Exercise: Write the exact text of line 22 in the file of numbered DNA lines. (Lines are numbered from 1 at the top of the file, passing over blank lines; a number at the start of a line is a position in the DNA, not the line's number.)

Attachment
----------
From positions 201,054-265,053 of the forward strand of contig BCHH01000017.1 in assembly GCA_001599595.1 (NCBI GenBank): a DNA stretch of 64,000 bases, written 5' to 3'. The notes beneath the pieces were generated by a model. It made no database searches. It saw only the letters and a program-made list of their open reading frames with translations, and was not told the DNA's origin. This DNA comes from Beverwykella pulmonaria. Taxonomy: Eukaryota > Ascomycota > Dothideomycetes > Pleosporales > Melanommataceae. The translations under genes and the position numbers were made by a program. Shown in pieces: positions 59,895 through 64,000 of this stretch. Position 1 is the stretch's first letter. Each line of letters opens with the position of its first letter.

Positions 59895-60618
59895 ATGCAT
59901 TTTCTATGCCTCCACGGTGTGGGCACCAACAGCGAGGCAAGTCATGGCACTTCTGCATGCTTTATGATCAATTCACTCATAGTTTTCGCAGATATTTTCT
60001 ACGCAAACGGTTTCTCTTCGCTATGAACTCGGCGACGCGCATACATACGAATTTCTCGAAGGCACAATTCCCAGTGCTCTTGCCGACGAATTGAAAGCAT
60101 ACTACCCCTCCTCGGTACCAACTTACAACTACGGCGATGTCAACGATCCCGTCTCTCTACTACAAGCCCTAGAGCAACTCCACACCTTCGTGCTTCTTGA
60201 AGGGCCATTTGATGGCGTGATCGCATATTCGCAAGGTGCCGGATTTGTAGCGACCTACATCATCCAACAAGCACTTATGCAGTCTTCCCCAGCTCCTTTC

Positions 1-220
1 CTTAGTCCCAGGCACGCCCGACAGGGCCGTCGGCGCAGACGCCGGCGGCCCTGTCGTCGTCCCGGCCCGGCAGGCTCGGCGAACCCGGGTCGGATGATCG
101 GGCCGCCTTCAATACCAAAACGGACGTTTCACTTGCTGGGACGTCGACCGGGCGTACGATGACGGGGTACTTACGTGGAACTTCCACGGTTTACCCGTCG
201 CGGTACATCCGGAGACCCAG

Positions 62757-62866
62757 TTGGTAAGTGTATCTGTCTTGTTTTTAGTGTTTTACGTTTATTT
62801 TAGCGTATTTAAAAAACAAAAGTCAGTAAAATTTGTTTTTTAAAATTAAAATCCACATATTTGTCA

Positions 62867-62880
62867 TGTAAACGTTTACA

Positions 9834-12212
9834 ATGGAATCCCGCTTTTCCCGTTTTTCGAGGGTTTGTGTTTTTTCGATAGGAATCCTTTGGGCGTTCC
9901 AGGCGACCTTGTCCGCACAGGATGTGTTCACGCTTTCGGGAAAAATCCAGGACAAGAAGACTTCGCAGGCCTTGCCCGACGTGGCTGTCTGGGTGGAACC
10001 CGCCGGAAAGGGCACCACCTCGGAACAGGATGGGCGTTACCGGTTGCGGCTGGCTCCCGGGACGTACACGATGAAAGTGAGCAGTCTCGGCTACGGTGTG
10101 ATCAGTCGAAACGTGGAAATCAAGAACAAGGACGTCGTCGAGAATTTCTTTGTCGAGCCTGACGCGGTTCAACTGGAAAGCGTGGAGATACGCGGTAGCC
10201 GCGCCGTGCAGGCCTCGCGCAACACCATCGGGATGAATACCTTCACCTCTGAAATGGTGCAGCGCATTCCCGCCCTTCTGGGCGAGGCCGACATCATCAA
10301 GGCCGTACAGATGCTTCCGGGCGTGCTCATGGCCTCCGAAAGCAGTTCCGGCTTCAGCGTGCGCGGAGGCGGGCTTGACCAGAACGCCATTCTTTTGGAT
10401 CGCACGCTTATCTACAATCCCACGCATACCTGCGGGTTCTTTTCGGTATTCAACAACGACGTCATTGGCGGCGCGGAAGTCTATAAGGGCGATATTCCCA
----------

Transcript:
10201 GCGCCGTGCAGGCCTCGCGCAACACCATCGGGATGAATACCTTCACCTCTGAAATGGTGCAGCGCATTCCCGCCCTTCTGGGCGAGGCCGACATCATCAA